Long before the disruption of COVID-19, the financial services sector recognized the need to move outside of its traditional comfort zone. It knew it needed to adopt more digital solutions - both for its customers and its internal working practices. In turn, the sector needed to rethink the skills, behaviors and competencies its workforce needed.
We tapped into top banking industry knowledge in our series of fireside conversations and took the temperature of its thoughts and next steps regarding the workforce. The result was a collection of insights into how such firms are dealing with current challenges and how they are planning for the future. These are drawn together in our paper - Building a New Better in Banking.
One of the immediate challenges is to build an agile workforce. A workforce capable of adapting easily to new ways of working, new demands and new technology and, at the same time, a workforce comfortable with ambiguity and constant change.
The imperative of agility
- Talent leaders agree that this is a key challenge. Over 80% report that maximizing workforce agility and resilience to address future disruption is very or extremely important.
- We’ve talked before about building workforce resilience in a separate paper.
- Agility is reflected in how jobs are changing within the banking sector. In part, the sector needs talent which understands diverse cultures and has the ability to predict consumer patterns based on individual preferences and backgrounds. It requires its people to embrace the new ways of working and to form relationships with customers and co-workers in an agile environment.
- We believe agility is one of the core future competencies needed in an increasingly digital work environment.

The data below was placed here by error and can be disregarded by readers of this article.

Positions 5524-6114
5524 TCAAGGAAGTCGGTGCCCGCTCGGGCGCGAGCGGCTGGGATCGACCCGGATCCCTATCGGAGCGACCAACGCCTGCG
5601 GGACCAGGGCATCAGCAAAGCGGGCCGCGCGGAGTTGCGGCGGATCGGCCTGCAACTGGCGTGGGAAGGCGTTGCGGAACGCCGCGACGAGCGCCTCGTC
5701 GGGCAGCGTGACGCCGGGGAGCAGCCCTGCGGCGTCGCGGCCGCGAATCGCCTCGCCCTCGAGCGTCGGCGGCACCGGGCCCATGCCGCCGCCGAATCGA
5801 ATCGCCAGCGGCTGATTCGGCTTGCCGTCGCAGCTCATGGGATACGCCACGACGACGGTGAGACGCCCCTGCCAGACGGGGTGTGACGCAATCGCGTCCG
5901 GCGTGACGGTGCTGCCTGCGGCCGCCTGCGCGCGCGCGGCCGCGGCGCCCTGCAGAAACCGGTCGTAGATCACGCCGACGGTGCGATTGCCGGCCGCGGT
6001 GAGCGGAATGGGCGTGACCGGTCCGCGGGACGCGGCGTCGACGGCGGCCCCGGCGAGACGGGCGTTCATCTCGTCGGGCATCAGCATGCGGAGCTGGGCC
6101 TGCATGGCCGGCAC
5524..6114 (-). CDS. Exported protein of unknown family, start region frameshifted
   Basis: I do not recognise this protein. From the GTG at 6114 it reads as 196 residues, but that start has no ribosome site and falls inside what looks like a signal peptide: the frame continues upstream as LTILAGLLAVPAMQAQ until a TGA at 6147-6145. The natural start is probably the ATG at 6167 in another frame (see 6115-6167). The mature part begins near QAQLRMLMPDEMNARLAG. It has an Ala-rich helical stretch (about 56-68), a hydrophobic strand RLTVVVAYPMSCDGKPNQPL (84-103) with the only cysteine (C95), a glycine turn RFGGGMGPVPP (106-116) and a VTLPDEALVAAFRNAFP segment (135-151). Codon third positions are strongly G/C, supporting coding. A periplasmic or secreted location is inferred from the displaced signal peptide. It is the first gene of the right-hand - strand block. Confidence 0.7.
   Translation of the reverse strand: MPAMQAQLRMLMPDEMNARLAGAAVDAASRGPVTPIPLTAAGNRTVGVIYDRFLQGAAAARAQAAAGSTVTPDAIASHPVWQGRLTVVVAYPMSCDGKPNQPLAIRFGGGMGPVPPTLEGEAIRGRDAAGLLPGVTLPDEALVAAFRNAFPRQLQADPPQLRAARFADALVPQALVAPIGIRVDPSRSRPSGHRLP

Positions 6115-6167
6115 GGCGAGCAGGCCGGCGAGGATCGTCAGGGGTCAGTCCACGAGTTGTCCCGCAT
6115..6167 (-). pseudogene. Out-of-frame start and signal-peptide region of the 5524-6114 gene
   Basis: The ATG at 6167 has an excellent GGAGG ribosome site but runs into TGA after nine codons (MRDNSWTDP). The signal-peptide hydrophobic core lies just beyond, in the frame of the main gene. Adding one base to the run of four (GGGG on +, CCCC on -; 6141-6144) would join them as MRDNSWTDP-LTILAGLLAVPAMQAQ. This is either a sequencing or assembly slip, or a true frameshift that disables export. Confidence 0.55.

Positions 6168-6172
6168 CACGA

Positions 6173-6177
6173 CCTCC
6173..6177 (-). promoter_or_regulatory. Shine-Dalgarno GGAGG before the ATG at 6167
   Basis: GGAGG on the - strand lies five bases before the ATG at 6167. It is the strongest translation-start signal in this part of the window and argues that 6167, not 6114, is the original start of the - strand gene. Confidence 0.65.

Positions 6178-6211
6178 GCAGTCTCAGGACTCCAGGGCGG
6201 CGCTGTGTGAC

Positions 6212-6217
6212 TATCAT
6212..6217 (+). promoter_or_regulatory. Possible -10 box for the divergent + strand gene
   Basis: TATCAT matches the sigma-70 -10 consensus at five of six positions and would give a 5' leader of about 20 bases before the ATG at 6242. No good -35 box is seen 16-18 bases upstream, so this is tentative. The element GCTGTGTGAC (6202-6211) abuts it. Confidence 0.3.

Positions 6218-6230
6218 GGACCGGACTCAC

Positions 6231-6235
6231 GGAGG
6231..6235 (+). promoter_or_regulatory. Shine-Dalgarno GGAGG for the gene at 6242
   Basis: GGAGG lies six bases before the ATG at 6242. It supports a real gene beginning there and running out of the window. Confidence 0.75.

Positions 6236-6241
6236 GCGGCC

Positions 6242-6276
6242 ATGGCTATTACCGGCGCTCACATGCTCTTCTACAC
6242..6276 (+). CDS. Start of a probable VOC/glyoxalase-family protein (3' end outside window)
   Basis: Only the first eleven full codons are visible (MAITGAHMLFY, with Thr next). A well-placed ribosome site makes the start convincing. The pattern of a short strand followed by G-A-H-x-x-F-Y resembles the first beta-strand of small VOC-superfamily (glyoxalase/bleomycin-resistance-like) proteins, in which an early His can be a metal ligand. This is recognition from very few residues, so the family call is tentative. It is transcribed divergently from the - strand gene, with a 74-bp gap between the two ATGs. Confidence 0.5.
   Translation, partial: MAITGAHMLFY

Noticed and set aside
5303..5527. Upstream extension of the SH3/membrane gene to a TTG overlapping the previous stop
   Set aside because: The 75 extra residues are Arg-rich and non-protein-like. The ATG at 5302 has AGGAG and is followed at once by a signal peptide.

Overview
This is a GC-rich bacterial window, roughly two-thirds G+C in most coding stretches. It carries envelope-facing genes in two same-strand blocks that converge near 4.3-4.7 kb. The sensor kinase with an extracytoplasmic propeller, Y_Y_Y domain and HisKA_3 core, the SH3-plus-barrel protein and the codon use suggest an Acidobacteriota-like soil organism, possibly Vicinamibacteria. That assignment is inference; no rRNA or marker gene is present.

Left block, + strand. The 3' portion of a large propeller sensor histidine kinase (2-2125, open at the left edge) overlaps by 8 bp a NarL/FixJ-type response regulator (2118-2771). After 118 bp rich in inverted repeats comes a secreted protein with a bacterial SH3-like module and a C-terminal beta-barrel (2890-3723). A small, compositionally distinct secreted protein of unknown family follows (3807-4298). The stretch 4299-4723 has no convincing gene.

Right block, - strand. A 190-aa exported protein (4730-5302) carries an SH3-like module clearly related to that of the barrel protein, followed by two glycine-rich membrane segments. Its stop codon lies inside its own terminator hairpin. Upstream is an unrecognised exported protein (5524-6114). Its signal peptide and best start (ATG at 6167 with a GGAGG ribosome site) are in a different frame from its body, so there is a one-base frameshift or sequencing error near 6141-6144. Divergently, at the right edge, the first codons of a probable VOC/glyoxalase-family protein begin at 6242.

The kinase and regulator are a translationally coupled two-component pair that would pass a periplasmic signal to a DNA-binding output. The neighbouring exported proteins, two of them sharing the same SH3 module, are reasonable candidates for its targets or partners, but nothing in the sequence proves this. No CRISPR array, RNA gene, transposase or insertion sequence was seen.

Agility as part of future-proofing the workforce
Core competencies shift over time. The competencies which got the business to today may not be the competencies that will drive it forward.
We believe there are three essential competencies needed by all organizations for the future of work. Our research resulted in the development of the Digital Readiness Model built around three core competencies and eight sub-competencies.
These competencies are not concerned with specific abilities or behaviors, rather they draw on more fundamental capabilities that will shape an individual’s approach to change. These are the abilities to be flexible, to explore opportunities, to embrace change and to recognize the necessity to develop, grow and upskill.
We define the three core digital competencies as:
Measuring agility through objective assessment
If we accept that agility is a core competency to hire and develop in the workforce, how can organizations identify this in its candidates and employees?
This is a challenge for many. 61% of organizations do not know how to spot digital talent and only 18% assess current employees for agility and adaptability skills. The journey to building an agile workforce has, it seems, only just begun.
To help, we have developed a robust and validated assessment of digital readiness. It brings together Aon’s ADEPT-15® personality questionnaire with the cognitive ability test, gridChallenge™. The assessment provides a comprehensive overview of an individual’s digital readiness and a more detailed profile across the model's 11 competencies.
The assessment can be used both in pre- and post-hire scenarios to identify candidates with the more future-oriented behavioral set and also with current talent to spot suitability for roles and to inform competency development actions.
Contact us if you want to learn more about measuring agility in your workforce.
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